Executors Framework

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Revision as of 19:18, 12 August 2010 by Magwo (Talk | contribs)

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Author: Magnus Wolffelt



This is a small framework designed to assist in the usage of multiple threads in a C#/.Net program. Multi-threading is a very complex subject, and it's really hard to write bug-free multi-threaded code - hence the need for frameworks that make it a little easier.

The way this works is with the concepts of "Executors", "Callables" and "Futures". An executor is an object that consumes Callable objects (work tasks), and returns Future objects. These Future objects have a generic parameter which is the result type of the computation. The Future objects can also be polled for completion, or they can be requsted to return the result - which blocks the calling thread until the result has been computed.

While similar to the AsyncOperation provided by Unity, this concept is primarily inspired by the Java standard library, which features an extensive collection of implementations for this purpose.


The primary advantage over AsyncOperation is that these tasks are executed by an explicitly instantiated executor, which means one can easily change the way in which async tasks are executed. For example, simply exchange the SingleThreadExecutor instantiation for an ImmediateExecutor, and you are no longer using multi-threading at all, but your other code remains exactly the same as before.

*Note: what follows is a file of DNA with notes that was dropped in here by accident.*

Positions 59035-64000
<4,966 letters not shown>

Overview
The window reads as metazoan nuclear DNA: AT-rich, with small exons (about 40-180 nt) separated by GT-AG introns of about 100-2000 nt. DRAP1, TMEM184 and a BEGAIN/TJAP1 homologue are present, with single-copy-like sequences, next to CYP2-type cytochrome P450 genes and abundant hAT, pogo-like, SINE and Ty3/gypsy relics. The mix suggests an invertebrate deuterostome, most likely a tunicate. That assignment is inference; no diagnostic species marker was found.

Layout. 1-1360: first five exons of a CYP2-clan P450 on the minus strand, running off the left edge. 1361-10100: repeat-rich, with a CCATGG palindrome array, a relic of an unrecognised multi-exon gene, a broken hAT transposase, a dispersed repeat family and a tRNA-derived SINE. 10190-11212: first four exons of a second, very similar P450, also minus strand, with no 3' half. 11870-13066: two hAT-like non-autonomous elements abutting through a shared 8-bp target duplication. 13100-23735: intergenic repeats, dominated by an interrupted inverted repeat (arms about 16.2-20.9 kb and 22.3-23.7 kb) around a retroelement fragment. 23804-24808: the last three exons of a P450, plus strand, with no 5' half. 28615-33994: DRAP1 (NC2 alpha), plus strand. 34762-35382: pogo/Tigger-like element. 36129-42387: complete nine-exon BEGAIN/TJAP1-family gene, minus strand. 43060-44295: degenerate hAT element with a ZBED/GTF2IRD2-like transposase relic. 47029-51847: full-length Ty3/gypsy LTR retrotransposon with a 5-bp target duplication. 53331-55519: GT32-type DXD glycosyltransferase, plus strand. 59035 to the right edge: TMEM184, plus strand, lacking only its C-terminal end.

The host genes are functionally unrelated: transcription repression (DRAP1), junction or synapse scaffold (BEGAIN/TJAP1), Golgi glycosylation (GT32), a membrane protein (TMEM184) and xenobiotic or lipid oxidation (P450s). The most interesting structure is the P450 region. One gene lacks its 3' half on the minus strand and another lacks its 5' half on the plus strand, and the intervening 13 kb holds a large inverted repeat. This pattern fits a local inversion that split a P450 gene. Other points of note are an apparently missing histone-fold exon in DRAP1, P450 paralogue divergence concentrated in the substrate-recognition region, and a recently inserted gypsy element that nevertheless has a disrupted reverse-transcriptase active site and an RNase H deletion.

To execute tasks, you need an executor: <csharp>

   IExecutor myExecutor = new ImmediateExecutor(); // or new SingleThreadExecutor() for example


Then you submit tasks: <csharp>

   Future<int> myFuture1 = myExecutor.Submit(new MultiplyIntsTask(5, 7));
   Future<int> myFuture2 = myExecutor.Submit(new MultiplyIntsTask(5, 12));


And then you can either poll: <csharp>

   if(myFuture1.IsDone) { int myResult = myFuture1.GetResult(); }


or... get the result directly (blocking call): <csharp>

   int myResult = myFuture1.GetResult(); // Blocks until result is ready


The MultiplyIntsTask looks like this: <csharp>

   class MultiplyIntsTask : ICallable<int> {
     int a;
     int b;
     public MultiplyIntsTask(int a, int b) {
       this.a = a;
       this.b = b;
     public int Call() {
       return a * b;


This particular task is very fast and really not a good candidate for threaded processing. Consider this an illustrative example only.


There are 8 files: #IExecutor.cs

  • ICallable.cs
  • Future.cs
  • ImmediateExecutor.cs
  • SingleThreadExecutor.cs
  • Task.cs
  • ExecutionException.cs
  • ExecutorTester.cs. (Not required for usage)



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